The Sound:

But now to the sound: As they are good old VCOs, the two oscillators come with a beefy and powerful basic sound.

Sawtooth, Triangle and Pulse are the available waveforms and Pulswidth sounds really nice!

The signal then runs through the filter section, which I really like. This 24 dB filter cuts sharply through the entire frequency spectrum, and the resonance whistles louder than my tinnitus!

The bass cut at higher resonance values is relatively moderate compared to Moog filter circuits.

So you might think, it could be perfect for analogue drum sounds?

Nope! Definitely not! And this is also the reason why I gave up the plan to make a onesynthchallenge demo with the PRO-800! Music without drums is pointless to me!

The picture contains an affiliate link to Thomann!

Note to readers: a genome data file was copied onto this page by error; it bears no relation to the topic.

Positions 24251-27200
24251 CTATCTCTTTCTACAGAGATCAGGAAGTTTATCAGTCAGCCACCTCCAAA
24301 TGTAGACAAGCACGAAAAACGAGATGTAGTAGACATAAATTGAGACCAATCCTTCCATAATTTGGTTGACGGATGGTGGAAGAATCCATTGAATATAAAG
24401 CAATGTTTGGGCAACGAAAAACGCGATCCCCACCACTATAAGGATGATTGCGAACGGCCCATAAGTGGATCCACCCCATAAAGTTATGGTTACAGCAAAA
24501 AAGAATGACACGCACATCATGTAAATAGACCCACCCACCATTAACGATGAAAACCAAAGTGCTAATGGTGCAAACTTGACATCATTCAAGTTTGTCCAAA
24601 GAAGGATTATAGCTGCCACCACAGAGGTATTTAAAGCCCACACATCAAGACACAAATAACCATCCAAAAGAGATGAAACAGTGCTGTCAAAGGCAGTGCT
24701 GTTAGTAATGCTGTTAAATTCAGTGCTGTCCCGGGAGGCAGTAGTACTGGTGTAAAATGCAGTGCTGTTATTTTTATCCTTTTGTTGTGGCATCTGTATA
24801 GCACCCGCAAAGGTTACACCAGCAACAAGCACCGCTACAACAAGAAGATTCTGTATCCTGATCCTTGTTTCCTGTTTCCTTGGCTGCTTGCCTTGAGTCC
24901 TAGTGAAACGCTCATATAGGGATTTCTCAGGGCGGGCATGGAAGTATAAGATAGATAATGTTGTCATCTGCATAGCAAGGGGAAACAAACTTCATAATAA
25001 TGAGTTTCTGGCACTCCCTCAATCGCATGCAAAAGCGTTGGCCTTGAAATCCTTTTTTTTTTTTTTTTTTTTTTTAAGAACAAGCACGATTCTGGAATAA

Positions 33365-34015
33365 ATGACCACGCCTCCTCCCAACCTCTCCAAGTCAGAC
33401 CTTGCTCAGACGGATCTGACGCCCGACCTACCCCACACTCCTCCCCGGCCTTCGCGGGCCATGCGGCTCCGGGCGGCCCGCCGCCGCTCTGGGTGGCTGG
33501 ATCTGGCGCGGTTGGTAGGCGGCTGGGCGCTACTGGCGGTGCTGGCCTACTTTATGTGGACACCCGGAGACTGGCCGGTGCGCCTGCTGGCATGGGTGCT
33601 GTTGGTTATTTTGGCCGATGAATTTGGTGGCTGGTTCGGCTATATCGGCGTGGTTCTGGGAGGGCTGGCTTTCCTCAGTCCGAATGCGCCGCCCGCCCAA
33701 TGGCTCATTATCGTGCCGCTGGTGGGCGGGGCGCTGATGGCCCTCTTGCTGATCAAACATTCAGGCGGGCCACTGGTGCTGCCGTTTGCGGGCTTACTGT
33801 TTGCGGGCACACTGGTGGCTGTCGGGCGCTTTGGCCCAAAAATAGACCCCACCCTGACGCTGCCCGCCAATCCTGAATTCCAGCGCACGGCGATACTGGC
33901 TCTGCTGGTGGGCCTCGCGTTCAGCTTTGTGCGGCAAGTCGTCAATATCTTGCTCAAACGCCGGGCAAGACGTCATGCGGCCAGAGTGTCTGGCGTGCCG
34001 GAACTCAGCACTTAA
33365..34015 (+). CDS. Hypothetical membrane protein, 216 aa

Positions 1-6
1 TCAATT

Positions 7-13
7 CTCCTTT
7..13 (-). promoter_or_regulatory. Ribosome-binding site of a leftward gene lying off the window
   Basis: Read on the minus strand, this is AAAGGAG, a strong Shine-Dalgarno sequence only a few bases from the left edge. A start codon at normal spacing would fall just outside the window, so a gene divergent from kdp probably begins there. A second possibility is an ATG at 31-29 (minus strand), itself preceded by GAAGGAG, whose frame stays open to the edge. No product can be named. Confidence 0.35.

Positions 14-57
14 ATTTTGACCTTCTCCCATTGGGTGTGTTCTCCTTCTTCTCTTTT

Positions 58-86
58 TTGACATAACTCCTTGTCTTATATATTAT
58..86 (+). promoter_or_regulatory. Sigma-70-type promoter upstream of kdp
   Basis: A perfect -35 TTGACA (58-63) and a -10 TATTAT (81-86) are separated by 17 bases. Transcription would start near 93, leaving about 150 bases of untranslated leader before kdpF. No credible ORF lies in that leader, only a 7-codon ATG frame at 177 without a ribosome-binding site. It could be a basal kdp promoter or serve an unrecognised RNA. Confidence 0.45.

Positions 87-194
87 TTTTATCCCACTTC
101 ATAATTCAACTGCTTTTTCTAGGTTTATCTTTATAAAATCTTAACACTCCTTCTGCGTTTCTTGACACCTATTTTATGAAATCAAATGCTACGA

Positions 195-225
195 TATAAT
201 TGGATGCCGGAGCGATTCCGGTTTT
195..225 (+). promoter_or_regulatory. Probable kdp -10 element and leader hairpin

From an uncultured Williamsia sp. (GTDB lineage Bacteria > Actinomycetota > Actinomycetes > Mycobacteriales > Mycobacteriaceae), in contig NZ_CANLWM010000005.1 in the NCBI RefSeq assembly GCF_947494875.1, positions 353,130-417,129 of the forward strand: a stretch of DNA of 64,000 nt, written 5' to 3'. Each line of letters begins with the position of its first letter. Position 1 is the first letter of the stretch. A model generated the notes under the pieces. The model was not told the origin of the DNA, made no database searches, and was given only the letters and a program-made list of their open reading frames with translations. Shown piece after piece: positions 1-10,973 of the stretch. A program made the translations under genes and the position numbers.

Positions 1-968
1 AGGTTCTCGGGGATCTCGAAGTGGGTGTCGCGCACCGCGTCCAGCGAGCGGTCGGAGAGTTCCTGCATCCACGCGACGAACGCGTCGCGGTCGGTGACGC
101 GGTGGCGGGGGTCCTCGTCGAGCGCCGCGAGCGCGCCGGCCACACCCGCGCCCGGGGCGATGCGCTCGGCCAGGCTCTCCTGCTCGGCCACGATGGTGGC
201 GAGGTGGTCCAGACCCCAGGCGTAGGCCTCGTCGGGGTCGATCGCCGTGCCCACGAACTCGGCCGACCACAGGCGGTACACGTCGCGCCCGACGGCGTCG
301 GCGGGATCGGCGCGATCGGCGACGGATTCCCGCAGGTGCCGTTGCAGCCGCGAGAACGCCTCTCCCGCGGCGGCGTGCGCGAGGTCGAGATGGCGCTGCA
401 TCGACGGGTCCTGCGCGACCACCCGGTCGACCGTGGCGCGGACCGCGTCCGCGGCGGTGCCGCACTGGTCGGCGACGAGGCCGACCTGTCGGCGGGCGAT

Slow Envelopes!

Denn sie braucht schnelle und bissige Hüllkurven. Und die wirst du bei diesem Synthesizer definitiv nicht finden! Und ich weiß, wovon ich spreche, denn es war für mich kein Problem, mit dem Roland JX-8P, der oft für seine langsamen digitalen Hüllkurven kritisiert wird, ganze Drum-Grooves zu erstellen! Und schwanger wird man durch Küssen!

In the PRO-800 there are two dedicated ADSR envelopes for the Filter and the Amp, and the filter has a knob for the envelope amount. Too bad!

Last but not least, there is the modulation section: Poly Mod where you can inhale some life into your new sound creations.

LFO-Mod speaks for itself. Here, you can assign the Low Frequency Oscillator to modulate the following parameters. Unfortunately, the LFO does not sync to MIDI-Clock or trigger signal.

Yeah! There is an analogue clock input for the built-in Arpeggiator and Sequencer!

Sadly, those are completely hidden under the foliation. So I had little inspiration to go into detail in this video.

What else? On the MIDI Side, I was surprised to see that all the knobs transmit MIDI and that all the parameters can be addressed with Continous-Controllers. That’s a great plus! Makes it easy to automate it in your DAW and makes the whole menu thing a bit less painful!